The Ministry of Road Transport and Highways has written to the Karnataka government seeking its consent to lift the ban on night traffic on National Highway 766 passing through Bandipur National Park. Traffic is banned on the highway between 9 pm and 6 am to avoid road kills and to reduce disturbance to wildlife.
The ministry has argued that using an alternative route because of the ban on night traffic on NH 766 results in “avoidable consumption of fuel” and is a “huge import burden for the country”, reported The Hindu.
In a letter to the Karnataka Chief Secretary on July 21, the ministry recommends widening the existing right of way width of 10 metres to 15 metres to a uniform 15 metres, creating five elevated stretches of 1 km each and installing steel-wired 8-feet high fencing on both sides of the road, reported The Indian Express. The existing road under the proposed elevated sections would be milled to convert it into forest landscape to ease the movement of animals. Ecologists say such “extensive construction” would be disruptive.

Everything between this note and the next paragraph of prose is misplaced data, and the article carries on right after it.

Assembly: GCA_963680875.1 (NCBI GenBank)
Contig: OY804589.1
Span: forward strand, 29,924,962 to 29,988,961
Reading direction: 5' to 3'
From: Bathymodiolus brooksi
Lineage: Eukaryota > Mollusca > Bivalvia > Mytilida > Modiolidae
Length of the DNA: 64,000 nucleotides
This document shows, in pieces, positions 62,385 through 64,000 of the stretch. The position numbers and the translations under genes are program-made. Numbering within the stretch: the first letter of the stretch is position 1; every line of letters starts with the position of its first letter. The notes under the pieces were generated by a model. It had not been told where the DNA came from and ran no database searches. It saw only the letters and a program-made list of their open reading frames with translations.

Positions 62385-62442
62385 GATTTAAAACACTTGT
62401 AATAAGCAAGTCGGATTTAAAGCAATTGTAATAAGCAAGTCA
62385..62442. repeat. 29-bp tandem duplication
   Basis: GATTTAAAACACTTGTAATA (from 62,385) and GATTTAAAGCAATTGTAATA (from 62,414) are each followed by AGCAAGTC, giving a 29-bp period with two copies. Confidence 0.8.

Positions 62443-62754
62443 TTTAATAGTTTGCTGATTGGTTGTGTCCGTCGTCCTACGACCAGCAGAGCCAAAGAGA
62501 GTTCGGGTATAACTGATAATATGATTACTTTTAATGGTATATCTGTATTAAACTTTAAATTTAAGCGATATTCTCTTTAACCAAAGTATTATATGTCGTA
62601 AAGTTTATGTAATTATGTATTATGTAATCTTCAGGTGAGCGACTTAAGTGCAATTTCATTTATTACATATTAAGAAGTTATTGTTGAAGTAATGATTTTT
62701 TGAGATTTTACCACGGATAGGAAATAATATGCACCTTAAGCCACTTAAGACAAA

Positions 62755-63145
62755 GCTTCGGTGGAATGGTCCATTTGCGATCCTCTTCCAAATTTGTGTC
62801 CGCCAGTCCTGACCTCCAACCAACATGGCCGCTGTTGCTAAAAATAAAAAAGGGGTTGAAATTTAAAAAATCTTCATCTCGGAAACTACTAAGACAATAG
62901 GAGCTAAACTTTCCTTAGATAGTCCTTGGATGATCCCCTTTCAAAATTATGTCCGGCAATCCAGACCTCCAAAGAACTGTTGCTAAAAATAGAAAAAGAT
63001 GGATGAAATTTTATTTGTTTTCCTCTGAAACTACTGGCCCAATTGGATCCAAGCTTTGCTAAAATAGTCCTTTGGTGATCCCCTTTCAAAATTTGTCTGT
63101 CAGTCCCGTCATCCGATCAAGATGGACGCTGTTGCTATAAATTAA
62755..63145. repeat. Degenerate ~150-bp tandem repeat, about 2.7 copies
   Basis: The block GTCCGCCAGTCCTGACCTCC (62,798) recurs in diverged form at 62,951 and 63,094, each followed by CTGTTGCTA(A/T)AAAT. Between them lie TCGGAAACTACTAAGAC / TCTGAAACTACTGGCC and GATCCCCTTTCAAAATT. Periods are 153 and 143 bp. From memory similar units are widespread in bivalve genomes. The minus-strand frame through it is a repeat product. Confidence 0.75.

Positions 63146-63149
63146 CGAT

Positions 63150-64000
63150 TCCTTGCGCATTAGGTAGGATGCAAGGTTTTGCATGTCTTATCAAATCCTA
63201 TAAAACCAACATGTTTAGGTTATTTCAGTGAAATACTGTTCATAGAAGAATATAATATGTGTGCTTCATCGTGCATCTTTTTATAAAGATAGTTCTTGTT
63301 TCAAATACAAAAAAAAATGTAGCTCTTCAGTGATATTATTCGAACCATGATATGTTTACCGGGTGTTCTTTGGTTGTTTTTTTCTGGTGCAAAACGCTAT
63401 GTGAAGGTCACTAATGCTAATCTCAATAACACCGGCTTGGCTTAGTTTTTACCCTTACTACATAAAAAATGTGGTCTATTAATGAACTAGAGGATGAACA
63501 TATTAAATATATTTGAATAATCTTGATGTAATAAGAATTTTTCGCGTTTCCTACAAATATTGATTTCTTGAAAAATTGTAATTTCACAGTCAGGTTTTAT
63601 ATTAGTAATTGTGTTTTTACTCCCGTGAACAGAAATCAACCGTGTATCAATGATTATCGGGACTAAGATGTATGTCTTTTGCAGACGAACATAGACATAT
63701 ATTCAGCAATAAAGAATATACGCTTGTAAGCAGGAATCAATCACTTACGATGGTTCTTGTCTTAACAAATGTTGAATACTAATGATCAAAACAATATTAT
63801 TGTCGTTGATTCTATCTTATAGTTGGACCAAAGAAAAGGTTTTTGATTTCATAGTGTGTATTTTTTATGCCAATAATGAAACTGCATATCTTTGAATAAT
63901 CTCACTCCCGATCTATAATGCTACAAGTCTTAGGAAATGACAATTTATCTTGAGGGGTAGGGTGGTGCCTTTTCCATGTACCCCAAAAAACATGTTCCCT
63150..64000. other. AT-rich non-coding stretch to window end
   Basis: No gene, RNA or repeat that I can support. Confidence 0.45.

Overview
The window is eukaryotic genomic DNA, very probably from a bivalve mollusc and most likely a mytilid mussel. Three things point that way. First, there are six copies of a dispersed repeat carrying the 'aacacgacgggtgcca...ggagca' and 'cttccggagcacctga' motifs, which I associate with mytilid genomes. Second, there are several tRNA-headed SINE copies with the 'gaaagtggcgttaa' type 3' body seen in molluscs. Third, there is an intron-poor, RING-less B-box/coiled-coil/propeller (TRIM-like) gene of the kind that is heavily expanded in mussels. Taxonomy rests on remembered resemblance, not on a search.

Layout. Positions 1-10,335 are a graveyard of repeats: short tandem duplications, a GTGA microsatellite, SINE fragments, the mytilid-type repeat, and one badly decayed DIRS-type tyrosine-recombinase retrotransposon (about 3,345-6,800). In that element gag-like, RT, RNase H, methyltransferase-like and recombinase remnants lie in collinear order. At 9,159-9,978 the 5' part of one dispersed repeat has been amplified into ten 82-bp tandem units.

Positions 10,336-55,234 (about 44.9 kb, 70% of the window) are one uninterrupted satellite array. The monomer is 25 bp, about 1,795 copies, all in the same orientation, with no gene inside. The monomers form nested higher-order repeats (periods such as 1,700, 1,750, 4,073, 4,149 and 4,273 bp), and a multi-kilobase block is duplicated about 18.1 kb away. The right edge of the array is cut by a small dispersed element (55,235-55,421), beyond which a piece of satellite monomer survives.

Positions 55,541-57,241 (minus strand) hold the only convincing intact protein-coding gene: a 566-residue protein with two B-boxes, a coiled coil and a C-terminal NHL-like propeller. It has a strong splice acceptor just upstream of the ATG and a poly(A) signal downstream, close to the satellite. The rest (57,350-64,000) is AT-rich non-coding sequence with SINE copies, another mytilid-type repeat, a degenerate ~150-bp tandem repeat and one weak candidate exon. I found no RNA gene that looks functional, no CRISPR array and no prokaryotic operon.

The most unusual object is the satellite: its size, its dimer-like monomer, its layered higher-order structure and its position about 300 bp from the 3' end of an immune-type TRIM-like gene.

The letter seeks the state government’s consent for the proposal immediately so that it could be submitted to the Supreme Court. The tentative cost of the proposed project has been pegged at Rs 460 crore, according to The Hindu.
The Karnataka forest department has opposed any move to lift the night traffic ban and does not favour measures like flyovers or underpasses. “The chief minister has assured that night closure in Bandipur will continue and the state government opposes the Centre’s suggestion of going in for mitigation measures at NH-212 [NH 766] in Bandipur,” an unidentified senior forest official told The New Indian Express.
Traffic ban on NH 766
The Karnataka High Court in 2009 banned night traffic on two national highways – NH 67 and NH 212 – linking Karnataka with Tamil Nadu and Kerala. The highways cut through the Bandipur tiger reserve. An alternative road, longer by 30 km, was developed to divert traffic on NH 212 traffic.
Kerala has been pushing to remove the restriction on NH 212 for economic reasons, reported The Indian Express.
In January this year, the Supreme Court set up a committee under the Secretary of Ministry of Road Transport and Highways, with a representative from the state governments of Kerala, Karnataka, Tamil Nadu and the National Tiger Conservation Authority to look into the matter and submit a report within three months.
The National Tiger Conservation Authority in March recommended maintaining the night ban. In April, Karnataka also wrote to the ministry that the state’s stand was to “continue with the existing restrictions” and that Tamil Nadu had also accepted the present arrangement. Tamil Nadu has a similar traffic ban in its Mudumalai reserve.